Argentina’s political polarization has moved to education. Many private schools in the city of Buenos Aires opened their doors today. Others will open tomorrow. In most of the public ones, they did not receive students because almost all the teaching staff joined the strike called after a court ruling enabled face-to-face classes this Sunday, which had returned to virtual mode for two weeks by presidential decree. The fight for education in the capital between the head of state of Argentina, the Peronist Alberto Fernández, and the mayor of Buenos Aires, Horacio Rodríguez Larreta, of the opposition Juntos por el Cambio, occurs in the middle of a second wave of covid- 19 with a record of cases and the legislative elections next October are on the horizon. The opposing positions are also replicated among families and educational institutions, mired in uncertainty.
“Hello Juli, do you know if we have classes today? I don’t think so… ”, a boy said to his classmate while his parents rang the bell of the Mariano Acha public school at nine in the morning, waiting for someone to give them information. The principal came out to explain what would arrive in the mail also minutes later: the teachers who were not on strike this Monday would give classes through Zoom. On Tuesday, in the absence of a contrary court ruling or other forceful measure, the school would reopen. Two blocks away, a private kindergarten welcomed babies after taking their temperatures, though nearly a third of those signed up were missing.
“It’s like being in the middle of a fight between parents separated: the two pulling to their side, without listening to each other, and the kids in the middle,” Julieta’s mother lamented back home, “If the schools close, let them close too the bars and restaurants, that they close everything, because it is half useless and I no longer know what to say to my daughter ”.
The number of positive cases for coronavirus has not stopped increasing since mid-March, especially in the metropolitan area of Buenos Aires (Amba), the most densely populated area in the country, with more than three million children and adolescents of school age. On March 21, 8,160 new infections were registered. Three weeks later, the figure was already more than triple: 29,472. Faced with this escalation, the Fernández Executive announced on Wednesday new restrictions to stop the movement of people and reduce the epidemiological curve, including the suspension of face-to-face classes at the AMBA.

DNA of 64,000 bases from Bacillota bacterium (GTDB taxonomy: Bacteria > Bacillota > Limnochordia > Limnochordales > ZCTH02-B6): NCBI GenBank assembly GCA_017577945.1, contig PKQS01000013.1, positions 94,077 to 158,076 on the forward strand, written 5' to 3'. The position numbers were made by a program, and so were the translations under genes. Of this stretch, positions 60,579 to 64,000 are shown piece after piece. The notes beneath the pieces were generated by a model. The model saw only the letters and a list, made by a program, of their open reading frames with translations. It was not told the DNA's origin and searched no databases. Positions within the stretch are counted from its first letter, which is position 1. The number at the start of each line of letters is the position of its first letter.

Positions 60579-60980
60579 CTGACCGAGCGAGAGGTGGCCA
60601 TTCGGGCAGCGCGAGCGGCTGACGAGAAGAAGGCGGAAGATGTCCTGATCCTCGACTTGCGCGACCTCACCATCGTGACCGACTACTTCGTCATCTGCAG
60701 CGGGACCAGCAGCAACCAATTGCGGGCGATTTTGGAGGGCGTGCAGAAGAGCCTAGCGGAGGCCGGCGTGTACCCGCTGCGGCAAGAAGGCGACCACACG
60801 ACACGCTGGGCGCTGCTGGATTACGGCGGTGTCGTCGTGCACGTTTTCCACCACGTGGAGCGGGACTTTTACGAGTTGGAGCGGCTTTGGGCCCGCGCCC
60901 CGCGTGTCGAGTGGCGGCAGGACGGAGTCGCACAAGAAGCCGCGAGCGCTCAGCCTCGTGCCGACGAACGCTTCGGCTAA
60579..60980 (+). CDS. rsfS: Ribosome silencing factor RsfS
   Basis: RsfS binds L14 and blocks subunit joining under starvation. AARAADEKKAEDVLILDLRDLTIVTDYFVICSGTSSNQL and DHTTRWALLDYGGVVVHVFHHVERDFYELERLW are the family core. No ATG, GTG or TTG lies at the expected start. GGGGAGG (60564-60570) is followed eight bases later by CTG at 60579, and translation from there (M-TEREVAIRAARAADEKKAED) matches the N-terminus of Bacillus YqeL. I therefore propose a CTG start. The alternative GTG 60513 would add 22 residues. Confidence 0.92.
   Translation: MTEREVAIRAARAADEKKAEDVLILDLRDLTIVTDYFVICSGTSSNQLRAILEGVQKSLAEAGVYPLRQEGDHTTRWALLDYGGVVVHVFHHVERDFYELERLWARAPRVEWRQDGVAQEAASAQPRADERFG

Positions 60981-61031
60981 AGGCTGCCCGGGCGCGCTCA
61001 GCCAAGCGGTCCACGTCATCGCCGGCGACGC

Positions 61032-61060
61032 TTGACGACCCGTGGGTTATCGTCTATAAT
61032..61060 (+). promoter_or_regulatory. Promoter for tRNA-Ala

A day later, Rodríguez Larreta, from the party of former president Mauricio Macri, warned that he would bring that decision to justice, considering that schools are not a source of contagion. According to official data, between March 17 and April 12, 0.71% of the educational community was infected. Collectives of parents called cacerolazos, protests and hugs in front of the schools to demand that they remain open and celebrated the ruling issued last night by the Chamber of Appeals of the city of Buenos Aires. “It is a pride to be able to announce that tomorrow [por hoy, lunes] the schools are going to be open, “said the mayor of the capital on Sunday night after obtaining a favorable ruling.
“What they did is a legal mess,” declared the Argentine president upon hearing the ruling. “Let’s not do politics with the pandemic. It has to do with health, not with an election, not with being nice to the electorate, “he added to the president on Monday in the middle of a ceremony on new investments in public health infrastructures and an extraordinary bonus for health personnel of 6,500 pesos ( 66 dollars).
The Ministry of Health argues that the use of public transport has grown by 25% since the beginning of face-to-face classes, at the end of February, and that the number of cases in the school-age population group has increased above the epidemiological curve of the general population. “Being present in schools may imply a low individual risk, but a high collective risk, according to the epidemiological analysis”, highlights the health portfolio.
The dispute is in the hands of the courts. The Government has appealed the ruling before the Federal Justice, but the Supreme Court will have the last word. The highest Argentine court has declared itself competent this Monday and has given the Government five days to provide evidence on the need to temporarily suspend face-to-face classes. Until then, the controversy will remain open, with parents applauding the opening of schools and others gathering signatures to ask that their children can stay home and attend class virtually.
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